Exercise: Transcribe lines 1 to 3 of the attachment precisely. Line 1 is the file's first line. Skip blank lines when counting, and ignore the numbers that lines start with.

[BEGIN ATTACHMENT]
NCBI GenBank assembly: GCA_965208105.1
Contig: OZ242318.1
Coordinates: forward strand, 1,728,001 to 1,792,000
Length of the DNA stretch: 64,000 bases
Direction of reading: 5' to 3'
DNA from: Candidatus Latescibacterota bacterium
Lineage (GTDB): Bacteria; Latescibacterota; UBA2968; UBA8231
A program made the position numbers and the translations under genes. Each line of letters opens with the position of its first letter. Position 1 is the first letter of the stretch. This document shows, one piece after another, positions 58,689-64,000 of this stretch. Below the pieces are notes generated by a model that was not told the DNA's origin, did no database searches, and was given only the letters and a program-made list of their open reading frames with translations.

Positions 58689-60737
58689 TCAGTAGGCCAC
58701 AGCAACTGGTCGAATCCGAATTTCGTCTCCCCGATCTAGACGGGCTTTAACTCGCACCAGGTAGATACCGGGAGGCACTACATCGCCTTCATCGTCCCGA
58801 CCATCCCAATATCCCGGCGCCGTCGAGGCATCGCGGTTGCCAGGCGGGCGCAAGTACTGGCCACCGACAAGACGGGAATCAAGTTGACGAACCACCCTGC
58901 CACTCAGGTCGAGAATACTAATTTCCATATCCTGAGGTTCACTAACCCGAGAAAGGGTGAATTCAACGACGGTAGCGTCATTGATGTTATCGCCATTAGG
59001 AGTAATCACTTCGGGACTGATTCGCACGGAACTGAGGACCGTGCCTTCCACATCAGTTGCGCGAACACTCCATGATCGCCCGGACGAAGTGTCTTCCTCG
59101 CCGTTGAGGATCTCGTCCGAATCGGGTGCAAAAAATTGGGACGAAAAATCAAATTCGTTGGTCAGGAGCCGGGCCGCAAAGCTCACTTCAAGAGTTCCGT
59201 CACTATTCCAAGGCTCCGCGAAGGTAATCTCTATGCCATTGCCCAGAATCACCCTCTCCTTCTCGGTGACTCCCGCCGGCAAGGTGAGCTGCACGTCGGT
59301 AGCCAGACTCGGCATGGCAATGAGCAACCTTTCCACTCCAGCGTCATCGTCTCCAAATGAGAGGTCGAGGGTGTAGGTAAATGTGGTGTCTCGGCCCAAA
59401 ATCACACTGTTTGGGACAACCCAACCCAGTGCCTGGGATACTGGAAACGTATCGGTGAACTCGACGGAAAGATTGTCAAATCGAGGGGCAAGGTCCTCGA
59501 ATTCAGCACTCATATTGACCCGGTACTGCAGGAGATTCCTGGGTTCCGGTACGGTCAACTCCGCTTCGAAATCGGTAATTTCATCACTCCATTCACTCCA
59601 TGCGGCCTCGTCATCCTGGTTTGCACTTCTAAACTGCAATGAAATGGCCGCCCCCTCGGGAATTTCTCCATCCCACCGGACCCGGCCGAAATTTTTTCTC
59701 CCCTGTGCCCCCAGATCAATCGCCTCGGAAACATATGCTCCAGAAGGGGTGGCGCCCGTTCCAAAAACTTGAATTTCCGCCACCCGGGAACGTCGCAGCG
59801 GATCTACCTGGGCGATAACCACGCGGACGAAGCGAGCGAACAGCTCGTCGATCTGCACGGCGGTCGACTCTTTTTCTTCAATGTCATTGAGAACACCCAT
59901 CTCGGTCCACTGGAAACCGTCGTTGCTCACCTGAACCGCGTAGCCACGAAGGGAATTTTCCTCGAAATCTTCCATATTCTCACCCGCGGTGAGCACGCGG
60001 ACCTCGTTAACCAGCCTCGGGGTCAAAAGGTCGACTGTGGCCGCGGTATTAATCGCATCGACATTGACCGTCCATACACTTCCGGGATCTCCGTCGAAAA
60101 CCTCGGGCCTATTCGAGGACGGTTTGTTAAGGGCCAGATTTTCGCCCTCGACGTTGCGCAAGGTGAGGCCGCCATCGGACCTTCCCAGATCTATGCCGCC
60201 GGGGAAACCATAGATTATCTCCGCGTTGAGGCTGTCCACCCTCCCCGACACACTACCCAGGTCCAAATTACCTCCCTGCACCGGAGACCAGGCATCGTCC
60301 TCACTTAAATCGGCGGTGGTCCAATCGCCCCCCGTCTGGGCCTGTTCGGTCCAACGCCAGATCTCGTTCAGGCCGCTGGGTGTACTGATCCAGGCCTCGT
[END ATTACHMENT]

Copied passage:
NCBI GenBank assembly: GCA_965208105.1
Contig: OZ242318.1
Coordinates: forward strand, 1,728,001 to 1,792,000